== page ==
67. 67. The unwelcome memory cut through me like acid. Even though my master was dead, his betrayal was still raw. That long-ago journey was before he had deliberately had me crippled; I was newly delivered from the slavery of the salt farm, learning to act like a boy, and reveling in the freedom to move without the bite of a whip or the weight of a salt bag. Then my master secretly arranged to have my hip broken to hide my sex and make me untouchable. All in the pursuit of the power and money he craved. In the end, he regretted causing me such pain—he told Chart as much—and even came to love me in his own way. Perhaps now that I was healed and had the power of a dragon, I should forgive him. Yet my rage was as hollowing and hot as ever. The innkeeper unhooked one of the oil lamps and climbed the stairs. We filed up behind him, me struggling with my long gown, Vida straining under the weight of the traveling basket. The air was no better on the second floor; the day’s damp warmth had carried the fishy stink throughout the house. The innkeeper led us along a short passageway that ran between the sleeping chambers, each divided from its neighbor by paper walls. There would be no unguarded talk tonight. “My best room,” he said, sliding open a flimsy screen. “Since there are no other guests, I’ve put you at the back of the house, so you won’t get the
  68. 68. tavern noise.” It was surprisingly spacious. Two bedrolls rested against the far wall, ready to be laid out, and a low eating table stood in the center. There was no rancid straw matting—a godsend— although the large gaps in the bare planked floor let in weak lamplight from the foyer below. A stained screen in the corner shielded a night bowl from the sleeping area, and a shuttered window promised fresh air. The innkeeper hung the lamp on a hook just inside the doorway and bowed us into our accommodation. “I’ll have your dinner and the extra pallet brought up by next bell,” he said. Another pleased bow took him from the room. We waited in silence until his footsteps descended the stairs and were lost in the lower level of the house. Finally judging it to be safe, Dela murmured, “Vida and Iwill go and help Solly.” “What about me? What can Ido?” “You’ll have to stay here. No merchant woman would enter a stable, let alone wander an inn by herself.” She saw the rebellion in my eyes. “I know it is frustrating, but only a whore or a servant girl would venture downstairs, especially with these soldiers about. You must stay in character.” “I know, Respectable Woman Overcome with Grief,” I said sourly. “Maybe I can keep watch for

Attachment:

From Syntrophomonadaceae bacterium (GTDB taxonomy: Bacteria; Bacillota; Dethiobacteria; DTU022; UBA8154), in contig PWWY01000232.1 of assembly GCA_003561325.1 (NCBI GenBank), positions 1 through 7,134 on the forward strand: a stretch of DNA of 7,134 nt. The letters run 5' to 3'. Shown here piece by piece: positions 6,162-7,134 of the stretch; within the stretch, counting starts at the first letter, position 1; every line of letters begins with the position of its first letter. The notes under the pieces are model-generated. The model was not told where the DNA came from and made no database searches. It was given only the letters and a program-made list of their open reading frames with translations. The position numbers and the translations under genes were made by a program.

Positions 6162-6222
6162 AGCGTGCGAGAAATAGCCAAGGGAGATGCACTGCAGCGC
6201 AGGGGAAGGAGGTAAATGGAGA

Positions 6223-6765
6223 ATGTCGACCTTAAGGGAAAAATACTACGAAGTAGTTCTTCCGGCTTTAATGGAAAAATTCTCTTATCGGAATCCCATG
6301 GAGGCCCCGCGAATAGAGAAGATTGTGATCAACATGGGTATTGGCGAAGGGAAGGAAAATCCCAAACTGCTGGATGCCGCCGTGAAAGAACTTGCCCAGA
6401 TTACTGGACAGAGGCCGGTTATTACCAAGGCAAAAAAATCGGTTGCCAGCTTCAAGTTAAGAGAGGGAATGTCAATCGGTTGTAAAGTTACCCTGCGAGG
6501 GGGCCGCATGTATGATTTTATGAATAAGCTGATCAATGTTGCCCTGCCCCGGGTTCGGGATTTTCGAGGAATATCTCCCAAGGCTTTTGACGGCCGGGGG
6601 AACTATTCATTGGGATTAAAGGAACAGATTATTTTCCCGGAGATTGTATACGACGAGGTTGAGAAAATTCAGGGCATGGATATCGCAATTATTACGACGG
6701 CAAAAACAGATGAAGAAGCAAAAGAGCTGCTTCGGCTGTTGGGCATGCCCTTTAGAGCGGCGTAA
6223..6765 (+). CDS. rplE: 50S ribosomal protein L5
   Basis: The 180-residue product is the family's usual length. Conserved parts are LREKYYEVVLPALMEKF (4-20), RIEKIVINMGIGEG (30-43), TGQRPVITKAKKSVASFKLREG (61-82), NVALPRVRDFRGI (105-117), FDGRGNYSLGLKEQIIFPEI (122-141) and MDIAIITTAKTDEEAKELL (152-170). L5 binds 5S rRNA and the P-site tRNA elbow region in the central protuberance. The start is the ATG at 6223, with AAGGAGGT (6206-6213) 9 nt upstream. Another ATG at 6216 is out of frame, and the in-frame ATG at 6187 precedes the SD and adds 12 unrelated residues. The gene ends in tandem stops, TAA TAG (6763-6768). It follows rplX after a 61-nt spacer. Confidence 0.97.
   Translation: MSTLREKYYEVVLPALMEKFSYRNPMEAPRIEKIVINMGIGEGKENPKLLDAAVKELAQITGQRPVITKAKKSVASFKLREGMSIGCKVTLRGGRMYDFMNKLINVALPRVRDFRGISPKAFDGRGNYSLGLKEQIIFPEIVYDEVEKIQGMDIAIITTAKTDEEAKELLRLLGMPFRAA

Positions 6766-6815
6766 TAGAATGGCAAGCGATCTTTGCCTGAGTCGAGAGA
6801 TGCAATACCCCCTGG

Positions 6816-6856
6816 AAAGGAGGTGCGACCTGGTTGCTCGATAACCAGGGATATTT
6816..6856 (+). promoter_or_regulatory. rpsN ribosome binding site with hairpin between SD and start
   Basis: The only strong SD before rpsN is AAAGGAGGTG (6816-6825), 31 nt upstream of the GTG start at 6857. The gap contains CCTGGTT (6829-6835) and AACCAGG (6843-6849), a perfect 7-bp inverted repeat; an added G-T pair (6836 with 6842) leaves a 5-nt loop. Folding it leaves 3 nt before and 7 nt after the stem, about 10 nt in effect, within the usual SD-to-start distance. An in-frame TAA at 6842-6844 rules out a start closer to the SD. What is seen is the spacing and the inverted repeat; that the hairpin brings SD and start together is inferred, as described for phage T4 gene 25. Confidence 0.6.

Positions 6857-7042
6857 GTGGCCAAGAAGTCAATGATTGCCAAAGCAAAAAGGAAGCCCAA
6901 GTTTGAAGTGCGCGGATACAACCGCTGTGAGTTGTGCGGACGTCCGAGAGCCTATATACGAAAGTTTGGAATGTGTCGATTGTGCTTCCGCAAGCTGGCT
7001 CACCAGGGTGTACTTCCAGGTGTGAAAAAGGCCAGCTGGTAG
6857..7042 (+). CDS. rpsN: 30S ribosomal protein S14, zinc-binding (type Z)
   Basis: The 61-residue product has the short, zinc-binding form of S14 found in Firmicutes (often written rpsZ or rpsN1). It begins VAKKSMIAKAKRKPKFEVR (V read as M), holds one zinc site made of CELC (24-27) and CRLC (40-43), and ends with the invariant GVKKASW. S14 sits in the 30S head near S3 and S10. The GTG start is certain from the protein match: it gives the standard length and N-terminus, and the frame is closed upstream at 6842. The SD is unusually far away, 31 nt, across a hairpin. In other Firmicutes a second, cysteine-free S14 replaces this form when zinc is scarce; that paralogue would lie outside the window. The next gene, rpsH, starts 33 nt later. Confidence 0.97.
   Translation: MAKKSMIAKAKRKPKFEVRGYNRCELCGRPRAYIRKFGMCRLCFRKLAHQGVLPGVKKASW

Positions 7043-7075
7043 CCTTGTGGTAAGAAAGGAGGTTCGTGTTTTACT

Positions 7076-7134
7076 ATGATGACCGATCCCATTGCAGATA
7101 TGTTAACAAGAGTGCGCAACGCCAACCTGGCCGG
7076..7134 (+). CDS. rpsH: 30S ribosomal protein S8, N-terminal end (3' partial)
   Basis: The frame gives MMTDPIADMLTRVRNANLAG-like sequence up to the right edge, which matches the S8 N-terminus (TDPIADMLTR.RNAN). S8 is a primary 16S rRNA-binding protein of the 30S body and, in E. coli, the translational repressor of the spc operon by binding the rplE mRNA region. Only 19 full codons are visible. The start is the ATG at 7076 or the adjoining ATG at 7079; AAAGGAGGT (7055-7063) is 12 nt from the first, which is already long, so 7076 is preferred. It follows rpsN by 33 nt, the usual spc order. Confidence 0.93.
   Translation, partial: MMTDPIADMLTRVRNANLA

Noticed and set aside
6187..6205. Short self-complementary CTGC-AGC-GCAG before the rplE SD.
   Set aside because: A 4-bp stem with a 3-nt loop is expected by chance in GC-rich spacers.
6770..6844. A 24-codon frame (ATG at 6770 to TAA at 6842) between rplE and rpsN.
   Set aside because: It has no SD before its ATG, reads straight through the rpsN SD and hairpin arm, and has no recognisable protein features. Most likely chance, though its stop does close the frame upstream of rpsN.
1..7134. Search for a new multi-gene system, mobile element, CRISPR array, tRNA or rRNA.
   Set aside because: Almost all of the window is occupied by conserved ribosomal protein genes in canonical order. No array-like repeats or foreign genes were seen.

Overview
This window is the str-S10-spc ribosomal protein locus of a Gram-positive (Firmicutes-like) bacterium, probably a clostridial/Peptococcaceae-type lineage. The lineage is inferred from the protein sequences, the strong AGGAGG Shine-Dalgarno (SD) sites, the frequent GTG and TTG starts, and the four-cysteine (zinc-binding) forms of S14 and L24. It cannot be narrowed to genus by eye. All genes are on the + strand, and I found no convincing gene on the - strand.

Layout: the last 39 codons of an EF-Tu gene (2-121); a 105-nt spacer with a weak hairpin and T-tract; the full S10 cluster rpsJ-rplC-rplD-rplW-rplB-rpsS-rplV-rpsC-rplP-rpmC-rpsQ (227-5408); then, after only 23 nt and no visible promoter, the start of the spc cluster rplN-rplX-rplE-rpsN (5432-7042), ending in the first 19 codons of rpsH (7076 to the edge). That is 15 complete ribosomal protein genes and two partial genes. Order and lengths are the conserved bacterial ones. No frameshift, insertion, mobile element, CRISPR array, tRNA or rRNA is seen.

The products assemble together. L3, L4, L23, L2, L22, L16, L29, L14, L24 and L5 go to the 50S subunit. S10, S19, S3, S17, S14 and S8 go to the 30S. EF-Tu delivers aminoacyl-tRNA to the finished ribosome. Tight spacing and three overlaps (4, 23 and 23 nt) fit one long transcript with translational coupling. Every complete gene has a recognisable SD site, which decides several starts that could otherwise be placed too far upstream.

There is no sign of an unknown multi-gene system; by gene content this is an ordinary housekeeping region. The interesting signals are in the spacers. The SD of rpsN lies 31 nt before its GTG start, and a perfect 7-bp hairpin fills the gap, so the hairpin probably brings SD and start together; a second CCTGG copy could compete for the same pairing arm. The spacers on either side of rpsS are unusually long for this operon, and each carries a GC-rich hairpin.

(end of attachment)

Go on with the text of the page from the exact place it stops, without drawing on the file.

69. 69. you.” I crossed to the window and pushed open the shutters, but the view was of a ramshackle building beyond the compound wall, lit ghostly by the three- quarter moon. The room did not overlook the stable yard. Dela patted my shoulder. “Don’t worry. We’ll be back soon.” Reluctantly, I nodded. “Tell him ‘good fortune,’ then.” With one last squeeze of my shoulder, Dela headed into the corridor. Vida dumped her basket on the ground and, without a backward glance, followed. Their two shadows moved along the paper wall and disappeared. For a mad moment, I wanted to run after Dela and tell her she should wait until the inn was asleep to free Ryko. Then again, perhaps this was the right time, when Haddo and his men were setting up their camp, and a bondservant cleaning out a cart would blend into the background. I slid shut the screen door and surveyed the room again. The place suddenly felt like a prison. I counted my paces across the room: eighteen. Twelve took me its length. For almost five years I had lived as a boy, and even as a lowly candidate I’d had more freedom than this role as a woman. I should be downstairs, helping Ryko, not measuring a room with my feet. I grabbed a handful of my long gown; even the clothes were designed to hinder